Thursday, August 21, 2008

Taking the Path of Least Resistance

And Watching the Jumpers Fly

Got up early to see the show jumping part of the Men's Pentathlon. Well, that was enlightening.

All I can say is the horses loaned to the athletes--as they must ride horses they do not know after a 30 minute warmup--were largely saints, though a few were saints with strong senses of self-preservation. And, it certainly did point out that riding a horse with some success over fences takes a lot more skill than people realize.

Certainly more skill than the majority of those men realized. I saw perhaps three decent rounds. The rest were scary for horse and rider. Guys were hauling horses's mouths, landing on their backs over the fence, crashing into fences, falling off, and in at least two cases, throwing the horses off their feet. Mercifully, only one human got hurt with a bloody nose and maybe a black eye. As for the horses, hard to tell, but I'd suspect there may be some injuries there and certainly a lot of training ruined. One horse, at least, had the good sense to just quit jumping altogether.

What a relief to see the real show jumpers right afterwards. Suddenly, every rider on course looked absolutely fantastic. Of course this was the second round of the individuals so they were the 30 best riders in the world, but my eyes saw them with a new found appreciation and admiration. The best moment was when both Mclain Ward and Beezie Madden took a shortcut in the jumpoff by jumping a section of decorative bushes to make time. Ward's effort did not pay off as his lovely mare, Sapphire, came too flat and fast to the last fence and had a knockdown. But Beezie pulled it off, went clear and won the bronze. Then Bengtsson of Sweden and Lamaze of Canada jumped off for gold and Lamaze won on a clean, fast round. It really was show jumping at its best.

In between the two competitions, I went out and lunged Tucker for about 20 minutes at the trot, beginning the effort to build up his stifle. Later, after the show jumping was over, I went back out and long lined him for about 25 minutes getting him to work on the bit at the trot and canter. He does look fine physically and didn't appear to have any trouble doing the work.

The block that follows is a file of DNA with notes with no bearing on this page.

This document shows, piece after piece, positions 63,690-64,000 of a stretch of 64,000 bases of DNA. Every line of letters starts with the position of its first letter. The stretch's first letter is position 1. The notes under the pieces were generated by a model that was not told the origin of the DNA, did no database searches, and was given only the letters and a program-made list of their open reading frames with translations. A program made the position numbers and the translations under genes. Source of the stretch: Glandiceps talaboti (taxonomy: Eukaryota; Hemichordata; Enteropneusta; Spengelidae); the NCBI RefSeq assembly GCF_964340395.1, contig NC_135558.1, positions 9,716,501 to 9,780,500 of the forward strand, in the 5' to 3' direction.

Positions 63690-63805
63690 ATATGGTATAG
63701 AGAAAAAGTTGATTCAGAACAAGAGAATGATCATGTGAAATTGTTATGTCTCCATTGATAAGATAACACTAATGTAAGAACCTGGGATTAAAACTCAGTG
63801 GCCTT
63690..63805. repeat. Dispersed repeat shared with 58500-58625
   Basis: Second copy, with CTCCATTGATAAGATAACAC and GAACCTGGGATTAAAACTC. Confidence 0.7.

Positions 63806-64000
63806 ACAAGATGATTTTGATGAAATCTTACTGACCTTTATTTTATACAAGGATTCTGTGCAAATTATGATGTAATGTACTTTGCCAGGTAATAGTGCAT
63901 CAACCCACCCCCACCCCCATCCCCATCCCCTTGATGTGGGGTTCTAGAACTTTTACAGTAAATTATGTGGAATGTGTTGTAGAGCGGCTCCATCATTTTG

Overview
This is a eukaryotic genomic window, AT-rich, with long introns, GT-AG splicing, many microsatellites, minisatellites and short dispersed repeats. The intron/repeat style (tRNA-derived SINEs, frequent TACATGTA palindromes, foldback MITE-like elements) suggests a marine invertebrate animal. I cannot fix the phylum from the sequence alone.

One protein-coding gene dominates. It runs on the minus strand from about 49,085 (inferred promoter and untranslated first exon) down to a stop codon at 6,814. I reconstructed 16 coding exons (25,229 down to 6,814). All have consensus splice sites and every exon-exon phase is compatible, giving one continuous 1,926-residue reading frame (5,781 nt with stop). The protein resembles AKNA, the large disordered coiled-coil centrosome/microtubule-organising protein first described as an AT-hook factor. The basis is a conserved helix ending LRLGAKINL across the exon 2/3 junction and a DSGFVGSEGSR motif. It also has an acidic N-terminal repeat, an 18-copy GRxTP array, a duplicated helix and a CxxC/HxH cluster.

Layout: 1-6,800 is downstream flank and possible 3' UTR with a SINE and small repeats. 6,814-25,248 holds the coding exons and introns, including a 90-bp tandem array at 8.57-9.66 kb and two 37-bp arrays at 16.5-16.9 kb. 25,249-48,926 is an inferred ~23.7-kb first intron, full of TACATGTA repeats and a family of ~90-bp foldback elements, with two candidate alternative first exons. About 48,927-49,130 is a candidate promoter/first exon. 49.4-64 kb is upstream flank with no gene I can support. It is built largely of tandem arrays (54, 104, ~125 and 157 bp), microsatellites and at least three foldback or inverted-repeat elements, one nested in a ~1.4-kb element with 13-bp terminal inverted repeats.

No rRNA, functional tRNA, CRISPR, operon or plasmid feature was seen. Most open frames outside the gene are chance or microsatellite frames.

I did not ride as it was pretty hot out there and just the lining had me soaked with sweat. But it was a good effort, so we are on the way.

I went for my swim, came home, fed the Boys and then headed out to school for a reading of my play. It was very interesting having the teenage actors reading the roles, but we all agreed, I need to do some more work on the format and adjust some of the dialogue. I figured as much. but all the pieces seem to be there. Now I just need to uncover the way to put the puzzle into another configuration.

I have just under a month to do it. Guess I will be busy. Once I wrap my brain around exactly what I need to do, I'll be fine.


  1. Jean you are an inspiration. I like the way you work with your students, writing up play and making them playing it is great. It must be such a feeling of achievement

  2. Regarding Tucker ... I am not sure it is a physical thing anymore.

    If he works fine on the lunge or long-lines but not under-saddle ... hmmm He is a smart horse, he might have work-out that undersaddle he might get away with bullying you.

    Don't know??? I find it weird that he works fine on the ground where you are more self-confident and assertive, but not ridden.

    But then you are there, you can feel him.
    If I were you I would ask Kenny Harlow to have a look at you two working, no?

  3. I totally understand why you dont want to push him incase he dumps you but he does probably realise this and pushes his luck at times.
    I had to ride it out with Polo as bucking was his reaction to most things
    "oh thats scary"- spin/buck
    "oh theres lots of horses about its exciting"-buck
    out hacking "oh im being left behind"-buck
    also "no I dont want to do that"-buck!

    Having said that I didnt do very much school work in the past so never had to worked through it in that area until I had the regular lessons with Ryan.

    I rarely get a buck now and if he does its usually a "wayhey" fun buck whereas in the past they were nasty head between the knees broncs so I didnt really have a choice to learn to sit them!:0